Chad Richardson has loved Laila his whole life. He only left because he realized his drug addicted lifestyle was putting her in danger. But now, he’s been clean for several months and he’s willing to do anything to prove to Laila that he still loves her.
Paige McAllister has simply been existing since a tragedy which claimed her brother’s life. When she finally becomes aware of this fact, she turns her life upside down. Paige breaks up with her boyfriend, quits her job and moves halfway across the world to Sydney, Australia. She hopes that major change will be a catalyst for a better quality of life.
Josh Tyler has two unfortunate run-ins with this American stranger on his way back home after a long worship concert tour. His parents just happen to pastor one of the largest churches in Australia. He has learned to be cautious thanks to his family’s prominence. When his mother hires Paige to be the temporary event coordinator for the church, Josh is predisposed to distrust Paige despite the attraction he fights towards her.
When Josh and Paige are force to work together, neither one is happy about it. Their judgments about each other are colored by their own past traumas. Will they be able to overcome not only their prejudices, but their pasts which still haunt them? Continue reading “Book Review – Then There Was You”
Frances Hodgson Burnett wrote stories familiar and beloved to many, including Little Lord Fauntleroy, A Little Princess and The Secret Garden. All of these have been adapted for the screen. Not nearly as many are familiar with Burnett’s novel The Making of a Marchioness and its’ sequel The Methods of Lady Walderhurst. The former was adapted as a television film by ITV under the name The Making of a Lady.
The Making of a Lady stars Lydia Wilson as the impoverished but genteel Emily Fox-Seton. Orphaned at a young age, she has been forced to make her own way in the world. Gifted an education by her relatives, her options remain few. She has a difficult time maintaining steady employment to pay her rooming fare at a run-down but respectable boarding house. After being let go from her temporary job as a secretary to Lady Maria Byrne, she receives an unexpected offer from the Lady’s nephew, Lord Walderhurst.
In need of an heir, the older Marquess proposes a marriage of convenience. With very few options and despite wanting to marry for love, Emily accepts his proposal. Walderhurst soon introduces her as the mistress of his country home, where she is met by a less than hospitable staff.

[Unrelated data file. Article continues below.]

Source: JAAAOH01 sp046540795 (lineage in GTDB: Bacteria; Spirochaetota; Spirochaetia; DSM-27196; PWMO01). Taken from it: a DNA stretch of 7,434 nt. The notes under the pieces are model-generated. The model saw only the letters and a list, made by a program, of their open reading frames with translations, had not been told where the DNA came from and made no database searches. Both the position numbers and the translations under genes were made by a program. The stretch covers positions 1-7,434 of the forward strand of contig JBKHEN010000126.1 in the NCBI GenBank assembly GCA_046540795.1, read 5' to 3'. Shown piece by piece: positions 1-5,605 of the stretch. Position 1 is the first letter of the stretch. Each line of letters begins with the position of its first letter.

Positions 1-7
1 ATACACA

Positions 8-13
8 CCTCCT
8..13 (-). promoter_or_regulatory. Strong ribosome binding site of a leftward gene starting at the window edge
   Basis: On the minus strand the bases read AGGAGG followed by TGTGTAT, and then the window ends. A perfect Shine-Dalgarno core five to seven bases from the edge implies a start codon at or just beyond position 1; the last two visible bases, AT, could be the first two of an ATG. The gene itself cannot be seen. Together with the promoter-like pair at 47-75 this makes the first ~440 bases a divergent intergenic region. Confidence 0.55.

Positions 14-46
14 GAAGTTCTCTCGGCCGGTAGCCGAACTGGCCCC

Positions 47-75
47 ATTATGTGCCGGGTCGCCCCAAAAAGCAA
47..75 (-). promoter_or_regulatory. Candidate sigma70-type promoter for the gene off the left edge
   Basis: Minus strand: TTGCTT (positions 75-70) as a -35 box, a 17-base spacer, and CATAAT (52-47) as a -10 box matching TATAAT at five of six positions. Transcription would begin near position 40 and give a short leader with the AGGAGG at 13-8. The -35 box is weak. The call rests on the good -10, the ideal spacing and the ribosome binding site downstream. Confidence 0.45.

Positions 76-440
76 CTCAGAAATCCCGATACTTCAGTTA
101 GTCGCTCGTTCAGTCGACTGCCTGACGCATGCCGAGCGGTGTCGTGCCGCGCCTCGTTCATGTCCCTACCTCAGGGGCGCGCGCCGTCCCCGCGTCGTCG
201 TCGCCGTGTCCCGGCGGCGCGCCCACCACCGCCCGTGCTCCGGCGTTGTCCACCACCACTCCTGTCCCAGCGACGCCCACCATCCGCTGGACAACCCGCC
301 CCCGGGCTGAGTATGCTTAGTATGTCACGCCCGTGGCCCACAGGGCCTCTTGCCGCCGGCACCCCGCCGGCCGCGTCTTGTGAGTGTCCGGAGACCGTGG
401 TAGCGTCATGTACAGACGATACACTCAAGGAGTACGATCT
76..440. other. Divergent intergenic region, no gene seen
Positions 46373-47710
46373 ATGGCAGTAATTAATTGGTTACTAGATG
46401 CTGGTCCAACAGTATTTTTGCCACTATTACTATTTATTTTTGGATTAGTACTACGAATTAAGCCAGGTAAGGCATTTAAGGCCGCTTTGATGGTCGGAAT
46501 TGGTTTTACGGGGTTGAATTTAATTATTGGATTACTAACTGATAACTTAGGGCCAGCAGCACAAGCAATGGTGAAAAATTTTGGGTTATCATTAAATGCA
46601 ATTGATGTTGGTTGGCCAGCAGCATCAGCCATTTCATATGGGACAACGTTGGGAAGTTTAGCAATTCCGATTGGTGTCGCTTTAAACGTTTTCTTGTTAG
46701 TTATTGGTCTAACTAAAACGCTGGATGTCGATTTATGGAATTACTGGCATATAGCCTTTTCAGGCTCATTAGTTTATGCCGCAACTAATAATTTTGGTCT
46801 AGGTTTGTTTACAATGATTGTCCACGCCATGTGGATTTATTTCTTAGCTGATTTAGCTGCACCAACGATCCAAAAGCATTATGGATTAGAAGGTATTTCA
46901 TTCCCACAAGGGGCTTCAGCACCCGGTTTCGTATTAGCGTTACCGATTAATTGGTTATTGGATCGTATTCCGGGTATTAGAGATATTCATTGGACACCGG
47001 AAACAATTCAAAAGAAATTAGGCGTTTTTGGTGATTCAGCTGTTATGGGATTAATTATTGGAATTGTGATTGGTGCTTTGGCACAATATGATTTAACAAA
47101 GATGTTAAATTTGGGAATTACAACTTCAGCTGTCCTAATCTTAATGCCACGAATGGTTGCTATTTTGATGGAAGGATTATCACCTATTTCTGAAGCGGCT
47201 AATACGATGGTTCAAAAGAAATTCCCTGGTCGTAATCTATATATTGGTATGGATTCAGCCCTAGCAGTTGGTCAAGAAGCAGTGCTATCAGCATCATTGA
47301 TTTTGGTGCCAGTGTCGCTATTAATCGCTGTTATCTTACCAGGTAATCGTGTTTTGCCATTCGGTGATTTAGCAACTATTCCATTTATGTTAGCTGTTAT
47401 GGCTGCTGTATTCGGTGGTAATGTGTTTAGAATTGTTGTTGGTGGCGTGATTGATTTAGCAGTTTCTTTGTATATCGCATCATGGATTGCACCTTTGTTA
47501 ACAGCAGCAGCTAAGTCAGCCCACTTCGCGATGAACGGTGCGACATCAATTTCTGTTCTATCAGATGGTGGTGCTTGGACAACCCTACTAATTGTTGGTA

Just as Emily and Walderhurst begin to grow closer, he decides to re-enlist in his old regiment and return to India. He instructs his dour but trusted butler, Mr Litton to look out for his new wife.
Shortly after his departure, Walderhurst’s cousin Alec Osborne and his Indian born wife Hester arrive with a letter from the Marquess requesting they also keep keep an eye on Emily. Despite prior inferences from both her husband and Lady Byrne about Alec’s character, Emily is thrilled to have some pleasant, young relatives around to keep her company and moves them into the house. But strange things begin occurring and Alec’s behavior becomes erratic. Is he a threat or is Emily imagining things?
Well, it’s that time of year when all the children and educators head back to school. This week’s Top Ten Tuesday topic is a back to school freebie.
I will confess, I’m a bit of a nerd. I always enjoyed learning in the classroom. My favorite subject was history and I was often chided for reading ahead in my textbook. Many of my friends complained that history was dull, full of names and dates which meant very little to them. To counter that opinion I am sharing my favorite novels set during various times with stories that make make history come alive. For more information on the titles, clicking on each link will give you a description of the story.Continue reading “Top Ten Tuesday -Back to School with History”
I have been a faithful fan of Cary Grant the actor for over twenty years. In that time I have read every book I could find about him to learn more about the man behind one of the most famous personas in cinematic history.
I have always been interested in biographies. I have read biographies about many of my favorite film stars. Over time, I have realized that I prefer the ones that focus on the individual’s personal background. While it is always interesting to learn about an actor’s career, who he worked with, why he chose certain projects, etc. I prefer it when those facts don’t overwhelm their actual story.
So, having done all the work of reading numerous books about Cary Grant, I am now sharing with you my three of my favorites.